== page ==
• Nidia Díaz (FMLN) has been accused in El Salvador of command involvement with the Zona Rosa massacre of US Marines; and 
  • Mauricio Vargas (Arena) has also been accused by US authorities of involvement in human rights abuses. 

Pretty clearly this group of commission members has a conflict of interest in determining whether El Salvador should be seeking justice for crimes against humanity from the civil war.  Human rights groups and others who care about the impunity to date for those involved in war crimes will be watching closely, and hopefully so will the US Embassy.

Dip. Nidia Diaz -- Amb. Jean Manes


Greg said…
We might agree the most important act of "coming around" occurred in 2016 when the Salvadoran Court threw out the shameful "amnesty law" that protected suspected war criminals in the FMLN, the GOES, and the ESAF.

That said, the U.S. embassy worked quite hard to uphold its credibility throughout the war years. Succeeding ambassadors were reluctant to in any way mask GOES/ESAF misconduct. In the case of El Mozote, it was the U.S. State Department that announced "our embassy reports no evidence that there was a massacre." In response, then AMB Dean Hinton sent a narrow-channel cable to Washington DC clarifying, in short, "We never reported any such thing. We said something happened there, but we were never able to get close enough to examine things for ourselves."

The effort to see embassy staffers Todd Greentree and Major McKay reach El Mozote was short-changed when the Salvadoran Army escort - oddly enough provided by the Atlacatl Battalion - refused to continue their escort of the two Americans. This only (roughly) two miles from the village. Greentree and McKay diverted to the quartel at San Francisco Gotera and from there reported their situation to the embassy. This meant they were unable to safely reach, visit, and inspect the other cantons ravaged by the Atlacatl during the massacre in El Mozote.

In its 1993 report, the UN Truth Commission interviewed a former American military adviser who was assigned to the U.S. MilGrp as staff when the massacre occurred. That adviser offered, in part, that he was at the Atlacatl quartel / El Playon training area actively training replacement troops for the battalion on the day of the massacre. It is noteworthy to point out there were NO U.S. Special Forces advisers with Atlacatl at that point. The American in question was a MilGrp staff member, much the same as Greentree or McKay.

In his interview he states that Monterrosa was at the quartel that day but left to go to El Mozote once he learned the massacre had begun and "things were still going on". He assigns responsibility for the initiation of the killings to Caceres Cabrera, or "El Huevon", on site commander of the operation. "I won't say that Monterosa didn't order it [the massacre]," the MilGrp staffer told the UN when asked if Monterrosa knew what was taking place.

This same individual has claimed, in the past, to have gone with Montrerossa to El Mozote, saw what was occurring there, attempted to convince Montrerossa to stop the slaughter, and when the colonel would not do so the American left and upon his immediate return to San Salvador reported what was occurring to the U.S. embassy.

Which, if true, begs the question of what AMB Hinton indeed suspected or knew within 24-hours of Operation Rescante, and then what U.S. State knew well before Greentree and McKay were tasked to try and visit the cantons.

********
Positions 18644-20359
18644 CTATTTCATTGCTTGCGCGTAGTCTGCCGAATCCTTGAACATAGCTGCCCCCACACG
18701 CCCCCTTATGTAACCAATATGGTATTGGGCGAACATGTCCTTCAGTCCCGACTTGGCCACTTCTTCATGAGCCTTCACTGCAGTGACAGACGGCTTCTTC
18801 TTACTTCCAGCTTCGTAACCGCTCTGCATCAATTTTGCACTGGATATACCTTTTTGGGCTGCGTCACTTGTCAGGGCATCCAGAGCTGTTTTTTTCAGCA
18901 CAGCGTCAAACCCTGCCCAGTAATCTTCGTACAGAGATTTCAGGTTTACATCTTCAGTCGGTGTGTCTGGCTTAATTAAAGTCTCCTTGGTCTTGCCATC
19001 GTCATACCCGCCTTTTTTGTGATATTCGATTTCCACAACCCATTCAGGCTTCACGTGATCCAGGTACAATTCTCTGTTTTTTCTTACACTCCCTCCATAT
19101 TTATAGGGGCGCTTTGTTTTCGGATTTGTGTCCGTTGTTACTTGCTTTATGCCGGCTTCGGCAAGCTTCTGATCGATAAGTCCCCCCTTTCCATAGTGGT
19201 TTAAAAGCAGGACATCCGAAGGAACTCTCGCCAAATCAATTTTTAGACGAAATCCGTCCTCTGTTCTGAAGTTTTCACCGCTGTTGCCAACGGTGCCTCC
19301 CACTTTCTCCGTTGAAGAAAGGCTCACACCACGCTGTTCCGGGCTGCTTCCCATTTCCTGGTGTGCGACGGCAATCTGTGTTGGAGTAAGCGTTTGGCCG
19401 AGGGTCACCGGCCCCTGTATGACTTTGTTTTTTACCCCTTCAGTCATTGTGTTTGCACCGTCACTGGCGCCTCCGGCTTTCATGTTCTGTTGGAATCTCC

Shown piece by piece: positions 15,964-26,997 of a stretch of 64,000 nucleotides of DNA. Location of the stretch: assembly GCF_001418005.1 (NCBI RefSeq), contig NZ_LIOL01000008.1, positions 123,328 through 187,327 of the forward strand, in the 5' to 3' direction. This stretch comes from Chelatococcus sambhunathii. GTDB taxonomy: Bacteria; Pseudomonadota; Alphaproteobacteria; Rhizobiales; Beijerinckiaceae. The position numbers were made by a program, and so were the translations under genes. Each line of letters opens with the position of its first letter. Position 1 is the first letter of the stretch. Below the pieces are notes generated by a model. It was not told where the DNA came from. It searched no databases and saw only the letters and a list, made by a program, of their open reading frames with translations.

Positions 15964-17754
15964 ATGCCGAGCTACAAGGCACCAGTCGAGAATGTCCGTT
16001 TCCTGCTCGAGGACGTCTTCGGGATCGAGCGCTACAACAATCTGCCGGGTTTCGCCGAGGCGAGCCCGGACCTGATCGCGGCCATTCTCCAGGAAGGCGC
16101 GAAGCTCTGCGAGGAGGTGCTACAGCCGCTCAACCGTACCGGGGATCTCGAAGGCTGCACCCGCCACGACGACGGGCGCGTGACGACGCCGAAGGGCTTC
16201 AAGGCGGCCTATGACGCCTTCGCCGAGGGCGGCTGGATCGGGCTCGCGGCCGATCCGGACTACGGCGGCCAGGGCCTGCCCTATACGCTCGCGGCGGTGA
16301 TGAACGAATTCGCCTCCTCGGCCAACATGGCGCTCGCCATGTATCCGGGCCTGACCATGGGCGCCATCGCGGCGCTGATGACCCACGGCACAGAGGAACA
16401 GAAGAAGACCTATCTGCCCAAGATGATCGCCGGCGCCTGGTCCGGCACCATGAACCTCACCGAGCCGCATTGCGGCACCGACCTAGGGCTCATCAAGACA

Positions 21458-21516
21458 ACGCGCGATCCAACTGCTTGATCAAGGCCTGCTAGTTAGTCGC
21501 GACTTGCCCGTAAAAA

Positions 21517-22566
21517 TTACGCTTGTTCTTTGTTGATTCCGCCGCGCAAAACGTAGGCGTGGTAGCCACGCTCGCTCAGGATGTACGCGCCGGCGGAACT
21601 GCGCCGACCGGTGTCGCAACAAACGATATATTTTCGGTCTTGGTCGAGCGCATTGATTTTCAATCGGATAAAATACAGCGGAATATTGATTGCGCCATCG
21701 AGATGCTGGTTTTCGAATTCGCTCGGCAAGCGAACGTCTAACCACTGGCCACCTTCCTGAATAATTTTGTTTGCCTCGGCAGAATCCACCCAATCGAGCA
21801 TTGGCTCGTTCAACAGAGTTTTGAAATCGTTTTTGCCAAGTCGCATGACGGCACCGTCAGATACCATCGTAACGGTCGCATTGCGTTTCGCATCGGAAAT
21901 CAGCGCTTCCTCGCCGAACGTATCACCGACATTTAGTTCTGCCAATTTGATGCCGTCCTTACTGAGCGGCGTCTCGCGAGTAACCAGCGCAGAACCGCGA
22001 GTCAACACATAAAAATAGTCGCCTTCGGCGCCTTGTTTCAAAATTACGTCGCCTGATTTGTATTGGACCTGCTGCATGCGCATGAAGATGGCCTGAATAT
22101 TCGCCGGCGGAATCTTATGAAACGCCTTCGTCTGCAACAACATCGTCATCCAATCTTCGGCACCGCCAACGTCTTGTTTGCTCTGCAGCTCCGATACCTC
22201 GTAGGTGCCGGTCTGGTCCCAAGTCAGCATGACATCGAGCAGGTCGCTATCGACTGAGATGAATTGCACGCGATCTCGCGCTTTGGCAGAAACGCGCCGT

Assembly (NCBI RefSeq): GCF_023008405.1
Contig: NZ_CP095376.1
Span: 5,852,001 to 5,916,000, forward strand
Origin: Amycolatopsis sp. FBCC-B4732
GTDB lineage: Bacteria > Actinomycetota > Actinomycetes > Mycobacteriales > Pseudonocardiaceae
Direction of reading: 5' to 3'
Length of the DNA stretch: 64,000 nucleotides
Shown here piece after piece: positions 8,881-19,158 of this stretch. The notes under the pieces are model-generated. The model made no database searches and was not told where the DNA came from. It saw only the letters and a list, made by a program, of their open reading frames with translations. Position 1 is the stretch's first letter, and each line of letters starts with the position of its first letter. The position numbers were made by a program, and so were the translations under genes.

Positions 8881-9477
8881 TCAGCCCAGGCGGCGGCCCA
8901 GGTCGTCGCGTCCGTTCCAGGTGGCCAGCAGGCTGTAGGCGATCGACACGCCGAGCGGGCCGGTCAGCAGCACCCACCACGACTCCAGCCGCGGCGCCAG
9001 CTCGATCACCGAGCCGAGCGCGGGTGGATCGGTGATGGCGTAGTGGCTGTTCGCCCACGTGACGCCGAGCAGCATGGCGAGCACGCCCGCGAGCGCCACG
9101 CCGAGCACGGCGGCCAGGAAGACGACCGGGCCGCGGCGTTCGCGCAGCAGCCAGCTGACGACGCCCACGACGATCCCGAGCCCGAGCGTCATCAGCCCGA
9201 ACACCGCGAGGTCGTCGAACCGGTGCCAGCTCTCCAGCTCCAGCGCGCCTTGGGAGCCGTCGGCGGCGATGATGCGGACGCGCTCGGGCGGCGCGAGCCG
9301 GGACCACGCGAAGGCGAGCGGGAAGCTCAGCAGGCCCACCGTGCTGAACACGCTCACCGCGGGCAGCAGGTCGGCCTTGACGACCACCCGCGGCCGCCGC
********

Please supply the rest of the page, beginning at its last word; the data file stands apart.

Perhaps this will come out during the trial?

The objective of the operation was "to deny the guerrillas the ability to survive north of the Rio Torola river. Few guerrillas were killed during the operation as they evacuated the area rather than try to go toe to toe with the battalion and its supporting elements. Part of Monterossa's strategy to reclaim the area, according to the UN interview with the American MilGrp member, was the poisoning of water sources to deny this critical resource to the guerrilla bases in the area.

Greg said…
Likewise it is now possible for a full accounting to be undertaken regarding the murder of the four unarmed U.S. Marine embassy guards in the Zona Rosa.

Indeed, former FPL/PRTC member and leader, Commander Nida Diaz. Diaz, who in her autobiography makes very clear the depth of her commitment to Marxist revolution in El Salvador, was very likely intimately involved in the planning as well as command and control of the urban guerrilla hit team which killed the Marines.

Diaz, an accomplished urban guerrilla in San Salvador with the FPL, later "went rural" with the PRTC once she was fully identified by ESAF security forces in the city. She would be followed by Salvadoran-American Gilberto Osorio, who would become her Chief of Operations with the PRTC until her capture in April 1985.

Pedro Andrade, identified as the mastermind of the Zona Rosa killings, would later be captured and then "flipped" by the CIA. He became an important informer on the FMLN, rewarded with a visa to the United States for he and his family, until unmasked and deported back to El Salvador in the late 1990s. Andrade, whose fate was likely decided upon his return to his home country and once fellow guerrillas, very likely revealed to the CIA the Whole of the Zona Rosa operation to include its command & control structure via the PRTC.

Further, the Zona Rosa massacre (more than the four Marines were killed during the operation) was carried out by the Clara Elizabeth Rameriz Front (CERF), a splinter cell of the FPL (the latter which claimed responsibility for the hit), which specialized in urban assassinations throughout the war. What connections Nidia Diaz may have had with the CERF would also come out during both a formal investigation and trial.

For the PRTC, leading up to and after her capture, the murder of the Marines resulted in what former Commander Gilberto Osorio described as a "war" on the PRTC, an American directed offensive that eventually broke its back as an effective fighting force within the FMLN.

Should Diaz be indicted and tried as a war criminal then the reality of no one being above the law regarding human rights and war crimes will be again reinforced.